Turf Wars Hurt Grid Computing
from the well,-of-course... dept
Nothing all that surprising, but a new study suggests the biggest hurdle in getting people to adopt “grid computing” isn’t technology barriers, but managers who don’t want to give up control and access to their own machines – so-called “server hugging”. This makes sense. It’s the same reason why the ASP model has been slow to catch on. There’s a psychological barrier to agreeing to give up having the physical box holding all your data nearby and accessible. Like ASPs, though, over time people will start to realize that there are additional benefits, and will get over their initial fears.
Comments on “Turf Wars Hurt Grid Computing”
Have you ever...
…given up control of critical computing assets
to a group of dimwits with a mono-agenda of
Well, if you haven’t then I suggest you do and
the come back to report what life was like 6
months after “transition”. Only if you’re very
lucky, you’ll still have your job and your users
won’t have lynched you on the company flag pole.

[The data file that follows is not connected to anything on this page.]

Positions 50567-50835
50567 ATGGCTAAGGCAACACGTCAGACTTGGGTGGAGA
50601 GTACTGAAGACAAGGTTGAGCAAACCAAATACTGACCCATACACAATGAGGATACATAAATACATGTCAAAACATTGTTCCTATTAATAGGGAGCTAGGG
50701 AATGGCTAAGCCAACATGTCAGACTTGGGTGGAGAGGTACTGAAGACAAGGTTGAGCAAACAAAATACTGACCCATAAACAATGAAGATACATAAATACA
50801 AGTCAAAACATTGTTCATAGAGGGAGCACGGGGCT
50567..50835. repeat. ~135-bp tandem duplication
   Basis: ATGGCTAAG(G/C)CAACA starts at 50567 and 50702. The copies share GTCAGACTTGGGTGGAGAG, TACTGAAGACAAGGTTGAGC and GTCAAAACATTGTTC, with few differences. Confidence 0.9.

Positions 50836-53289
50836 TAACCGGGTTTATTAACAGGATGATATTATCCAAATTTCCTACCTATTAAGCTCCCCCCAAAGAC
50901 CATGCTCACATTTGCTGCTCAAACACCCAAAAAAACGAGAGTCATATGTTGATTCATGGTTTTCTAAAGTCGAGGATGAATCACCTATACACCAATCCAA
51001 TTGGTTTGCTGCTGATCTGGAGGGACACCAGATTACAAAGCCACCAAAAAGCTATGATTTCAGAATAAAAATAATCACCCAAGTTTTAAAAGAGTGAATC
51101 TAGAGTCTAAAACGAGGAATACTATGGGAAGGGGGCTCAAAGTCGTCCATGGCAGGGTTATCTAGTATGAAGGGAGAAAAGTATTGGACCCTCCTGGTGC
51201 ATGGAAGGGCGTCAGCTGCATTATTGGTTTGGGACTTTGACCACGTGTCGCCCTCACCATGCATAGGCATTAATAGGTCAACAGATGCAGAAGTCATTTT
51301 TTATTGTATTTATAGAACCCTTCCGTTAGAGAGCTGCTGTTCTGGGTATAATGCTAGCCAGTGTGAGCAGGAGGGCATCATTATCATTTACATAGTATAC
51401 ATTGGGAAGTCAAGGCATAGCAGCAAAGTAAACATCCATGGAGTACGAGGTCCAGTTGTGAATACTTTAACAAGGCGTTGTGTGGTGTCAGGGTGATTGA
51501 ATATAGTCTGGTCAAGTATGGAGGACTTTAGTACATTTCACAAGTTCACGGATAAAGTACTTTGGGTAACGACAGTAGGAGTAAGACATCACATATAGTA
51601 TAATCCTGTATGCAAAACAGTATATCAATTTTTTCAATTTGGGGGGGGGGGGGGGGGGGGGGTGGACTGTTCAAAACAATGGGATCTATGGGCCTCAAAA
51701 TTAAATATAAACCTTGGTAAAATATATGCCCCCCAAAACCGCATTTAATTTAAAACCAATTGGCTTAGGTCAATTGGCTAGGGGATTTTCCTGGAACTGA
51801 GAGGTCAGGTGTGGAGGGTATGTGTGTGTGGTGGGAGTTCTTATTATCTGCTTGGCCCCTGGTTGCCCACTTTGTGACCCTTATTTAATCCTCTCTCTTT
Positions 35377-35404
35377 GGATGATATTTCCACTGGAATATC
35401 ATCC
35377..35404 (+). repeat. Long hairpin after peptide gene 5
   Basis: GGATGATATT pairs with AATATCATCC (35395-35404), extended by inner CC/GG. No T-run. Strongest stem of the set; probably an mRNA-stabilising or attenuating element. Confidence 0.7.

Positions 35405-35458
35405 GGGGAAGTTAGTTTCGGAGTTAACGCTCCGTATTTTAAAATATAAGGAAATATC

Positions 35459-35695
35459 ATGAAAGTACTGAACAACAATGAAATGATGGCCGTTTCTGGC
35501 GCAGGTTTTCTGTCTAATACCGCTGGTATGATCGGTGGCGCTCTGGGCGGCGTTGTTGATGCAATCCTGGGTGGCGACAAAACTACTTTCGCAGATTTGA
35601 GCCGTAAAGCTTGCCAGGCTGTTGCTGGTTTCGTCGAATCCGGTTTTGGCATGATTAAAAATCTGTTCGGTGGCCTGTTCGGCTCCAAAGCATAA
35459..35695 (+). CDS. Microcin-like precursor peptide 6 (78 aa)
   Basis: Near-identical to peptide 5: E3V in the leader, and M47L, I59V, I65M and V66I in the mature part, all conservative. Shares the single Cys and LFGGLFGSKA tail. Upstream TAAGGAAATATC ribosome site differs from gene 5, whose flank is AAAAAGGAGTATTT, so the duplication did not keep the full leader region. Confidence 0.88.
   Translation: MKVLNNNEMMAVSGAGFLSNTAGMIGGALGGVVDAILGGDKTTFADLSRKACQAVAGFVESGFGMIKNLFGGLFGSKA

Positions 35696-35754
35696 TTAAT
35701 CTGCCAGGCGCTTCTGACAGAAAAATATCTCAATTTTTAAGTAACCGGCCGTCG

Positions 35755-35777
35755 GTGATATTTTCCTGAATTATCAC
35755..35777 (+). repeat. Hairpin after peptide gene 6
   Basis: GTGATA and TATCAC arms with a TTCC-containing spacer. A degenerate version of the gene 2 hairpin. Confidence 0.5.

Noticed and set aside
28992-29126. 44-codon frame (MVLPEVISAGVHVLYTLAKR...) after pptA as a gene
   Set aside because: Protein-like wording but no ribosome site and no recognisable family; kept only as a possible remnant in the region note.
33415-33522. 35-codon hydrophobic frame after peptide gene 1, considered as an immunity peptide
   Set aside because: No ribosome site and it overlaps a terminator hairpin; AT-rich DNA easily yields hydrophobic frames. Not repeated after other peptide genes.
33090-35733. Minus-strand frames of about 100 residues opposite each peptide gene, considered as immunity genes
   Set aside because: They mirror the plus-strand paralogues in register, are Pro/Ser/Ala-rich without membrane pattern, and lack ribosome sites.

My rule of thumb on this issue is “if they can’t
fit it in a screen saver, screw’em”.
This is just a trendy argument that comes around again and again – and always dies off. It happened to the network computer it will happen to grid computing 9except for very specialised apps). The bottom line which you will never change is that people like to have their own machine with their own resources. Computation is not like electricity (a module that is often given by the grid people), you cant just plugin and compute – you need a substantial amount of compute power just to plugin, enough to do most people’s word processing easily.
I want control over my personal stuff not someone else. We would all live in hotels if we did what they wanted in day to day life